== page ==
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Social justice, R.W. Connell contends, is an inextricable part of any educational system, and democratic societies should give priority to the educational needs of the disadvantaged. In this remarkable manifesto, one of education's most distinguished voices cautions that school systems dealing unjustly with their disadvantaged students degrade the quality of education for all.
The book's compelling, well-reasoned arguments call for new social policies. Drawing on research experience in the United States, Canada, Britain, and Australia, Connell demonstrates the weakness in programs that attempt merely to establish equal opportunity. He observes that scholarships, compensatory education, desegregation, and affirmative action focus on distributive justice, rather than on the nature of the education.
Curricular justice, Connell argues, is just as crucial as distributive justice. Considering race, class, and gender issues, he examines the relation between knowledge and its social content. He describes how curricular content, presentation, and means of student assessment can perpetuate social injustice. Tracing the elitist sources of various curricula, Schools and Social Justice urges reconceptualizing the curriculum from the point of view of the disadvantaged and offers examples of successful efforts to do this.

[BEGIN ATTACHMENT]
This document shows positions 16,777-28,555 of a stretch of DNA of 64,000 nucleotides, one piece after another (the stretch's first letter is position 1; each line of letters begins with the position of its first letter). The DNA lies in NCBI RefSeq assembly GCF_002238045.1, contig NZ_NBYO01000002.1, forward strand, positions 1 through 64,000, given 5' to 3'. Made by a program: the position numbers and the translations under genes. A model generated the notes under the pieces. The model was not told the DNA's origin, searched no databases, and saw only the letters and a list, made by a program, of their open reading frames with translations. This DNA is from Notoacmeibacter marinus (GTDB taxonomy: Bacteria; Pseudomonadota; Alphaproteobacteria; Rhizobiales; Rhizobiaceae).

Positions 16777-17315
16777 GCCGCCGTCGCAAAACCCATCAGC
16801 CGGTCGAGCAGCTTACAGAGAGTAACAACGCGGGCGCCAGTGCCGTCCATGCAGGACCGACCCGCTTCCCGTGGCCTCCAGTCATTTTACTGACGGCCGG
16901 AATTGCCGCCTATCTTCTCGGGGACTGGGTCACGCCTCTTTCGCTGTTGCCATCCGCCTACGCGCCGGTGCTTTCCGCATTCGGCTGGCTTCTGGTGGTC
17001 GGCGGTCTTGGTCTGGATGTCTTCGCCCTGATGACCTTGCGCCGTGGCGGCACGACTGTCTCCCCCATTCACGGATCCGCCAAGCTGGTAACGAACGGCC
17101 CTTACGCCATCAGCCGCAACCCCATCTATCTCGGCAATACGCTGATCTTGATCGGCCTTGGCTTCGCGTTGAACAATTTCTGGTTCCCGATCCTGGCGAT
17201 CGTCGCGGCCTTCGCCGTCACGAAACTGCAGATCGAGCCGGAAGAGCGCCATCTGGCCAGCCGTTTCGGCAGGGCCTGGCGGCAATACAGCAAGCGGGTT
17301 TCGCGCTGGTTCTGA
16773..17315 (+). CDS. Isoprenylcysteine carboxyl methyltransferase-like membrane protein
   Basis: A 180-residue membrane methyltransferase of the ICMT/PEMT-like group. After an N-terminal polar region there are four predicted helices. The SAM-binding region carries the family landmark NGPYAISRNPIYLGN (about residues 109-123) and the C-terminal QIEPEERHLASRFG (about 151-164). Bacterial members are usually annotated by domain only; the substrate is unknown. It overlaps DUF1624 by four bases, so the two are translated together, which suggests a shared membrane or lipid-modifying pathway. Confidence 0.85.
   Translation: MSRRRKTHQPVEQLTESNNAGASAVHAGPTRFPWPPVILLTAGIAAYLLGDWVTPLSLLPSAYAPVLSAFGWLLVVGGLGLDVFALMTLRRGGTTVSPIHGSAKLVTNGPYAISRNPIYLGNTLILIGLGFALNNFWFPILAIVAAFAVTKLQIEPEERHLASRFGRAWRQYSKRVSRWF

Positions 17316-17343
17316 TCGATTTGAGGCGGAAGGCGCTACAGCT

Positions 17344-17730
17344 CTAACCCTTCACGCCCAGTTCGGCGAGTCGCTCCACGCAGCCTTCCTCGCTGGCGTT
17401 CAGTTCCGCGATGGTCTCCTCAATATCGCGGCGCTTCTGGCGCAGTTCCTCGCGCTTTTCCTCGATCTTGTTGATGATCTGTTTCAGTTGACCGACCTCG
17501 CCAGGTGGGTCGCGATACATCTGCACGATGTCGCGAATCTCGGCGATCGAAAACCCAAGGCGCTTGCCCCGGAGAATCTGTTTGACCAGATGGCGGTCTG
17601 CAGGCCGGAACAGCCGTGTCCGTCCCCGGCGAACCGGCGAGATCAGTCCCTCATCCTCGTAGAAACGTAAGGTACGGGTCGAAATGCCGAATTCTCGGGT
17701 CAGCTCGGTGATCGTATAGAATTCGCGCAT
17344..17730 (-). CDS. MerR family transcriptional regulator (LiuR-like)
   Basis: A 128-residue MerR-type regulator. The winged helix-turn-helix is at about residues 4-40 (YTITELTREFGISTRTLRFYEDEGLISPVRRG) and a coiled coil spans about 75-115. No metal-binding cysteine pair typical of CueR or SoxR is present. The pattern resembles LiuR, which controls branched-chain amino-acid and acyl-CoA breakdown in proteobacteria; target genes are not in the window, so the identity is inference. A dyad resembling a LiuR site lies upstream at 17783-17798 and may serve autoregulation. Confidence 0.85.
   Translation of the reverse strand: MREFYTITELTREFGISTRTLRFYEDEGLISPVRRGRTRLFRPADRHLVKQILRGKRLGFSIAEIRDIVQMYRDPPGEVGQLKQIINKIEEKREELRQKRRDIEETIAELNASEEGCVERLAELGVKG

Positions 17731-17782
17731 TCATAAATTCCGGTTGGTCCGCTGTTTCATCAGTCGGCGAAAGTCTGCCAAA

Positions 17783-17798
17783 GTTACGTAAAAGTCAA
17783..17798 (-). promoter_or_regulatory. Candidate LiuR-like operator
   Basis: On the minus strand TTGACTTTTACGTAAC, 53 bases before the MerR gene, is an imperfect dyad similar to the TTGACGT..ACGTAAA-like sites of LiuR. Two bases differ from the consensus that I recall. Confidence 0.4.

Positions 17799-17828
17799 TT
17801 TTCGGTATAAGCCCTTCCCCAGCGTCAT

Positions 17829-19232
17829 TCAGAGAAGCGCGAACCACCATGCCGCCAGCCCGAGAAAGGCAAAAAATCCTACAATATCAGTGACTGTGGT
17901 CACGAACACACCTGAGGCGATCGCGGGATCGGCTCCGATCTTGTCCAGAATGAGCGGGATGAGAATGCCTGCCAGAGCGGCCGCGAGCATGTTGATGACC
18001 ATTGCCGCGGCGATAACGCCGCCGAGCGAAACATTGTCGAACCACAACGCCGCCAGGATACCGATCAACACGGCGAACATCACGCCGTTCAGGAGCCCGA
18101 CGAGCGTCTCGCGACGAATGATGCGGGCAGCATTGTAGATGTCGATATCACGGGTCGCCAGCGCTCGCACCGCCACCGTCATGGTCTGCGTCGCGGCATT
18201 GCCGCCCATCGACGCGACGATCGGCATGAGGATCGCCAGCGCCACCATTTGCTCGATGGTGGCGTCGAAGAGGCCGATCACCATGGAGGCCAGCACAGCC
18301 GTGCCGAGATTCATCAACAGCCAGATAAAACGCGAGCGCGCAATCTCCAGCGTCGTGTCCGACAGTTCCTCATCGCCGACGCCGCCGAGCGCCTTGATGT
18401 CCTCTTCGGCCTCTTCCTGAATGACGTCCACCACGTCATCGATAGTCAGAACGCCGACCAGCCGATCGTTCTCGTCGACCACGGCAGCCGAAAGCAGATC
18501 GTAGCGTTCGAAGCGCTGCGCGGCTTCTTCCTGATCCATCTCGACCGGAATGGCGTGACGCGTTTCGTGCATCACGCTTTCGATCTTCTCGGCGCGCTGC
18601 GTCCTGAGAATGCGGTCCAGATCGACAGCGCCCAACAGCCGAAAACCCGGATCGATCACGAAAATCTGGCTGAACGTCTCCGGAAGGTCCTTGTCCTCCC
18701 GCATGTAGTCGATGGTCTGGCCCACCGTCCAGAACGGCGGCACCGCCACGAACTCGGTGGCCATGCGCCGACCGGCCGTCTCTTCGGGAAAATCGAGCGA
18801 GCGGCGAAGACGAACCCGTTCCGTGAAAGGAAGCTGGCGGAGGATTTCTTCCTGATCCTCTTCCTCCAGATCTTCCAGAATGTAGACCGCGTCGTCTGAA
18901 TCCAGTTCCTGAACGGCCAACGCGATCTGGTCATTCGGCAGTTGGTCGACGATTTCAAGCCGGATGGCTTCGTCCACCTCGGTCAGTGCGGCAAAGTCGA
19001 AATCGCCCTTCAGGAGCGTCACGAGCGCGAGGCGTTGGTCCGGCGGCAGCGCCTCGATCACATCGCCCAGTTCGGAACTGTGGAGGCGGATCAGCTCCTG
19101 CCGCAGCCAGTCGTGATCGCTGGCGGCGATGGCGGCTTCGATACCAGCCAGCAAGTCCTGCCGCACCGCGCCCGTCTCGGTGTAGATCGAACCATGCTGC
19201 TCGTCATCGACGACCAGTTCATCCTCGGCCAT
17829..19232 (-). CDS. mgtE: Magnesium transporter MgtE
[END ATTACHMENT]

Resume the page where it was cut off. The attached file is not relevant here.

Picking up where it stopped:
|1||Social justice in education||11|
|2||Poverty and compensatory education||20|
|3||Knowledge and society||30|
|5||Work for teachers||57|
|7||Learning from experience: The Disadvantaged Schools Program||87|
|8||Work for researchers||109|
|Appendix: Examples of practice in disadvantaged schools||125|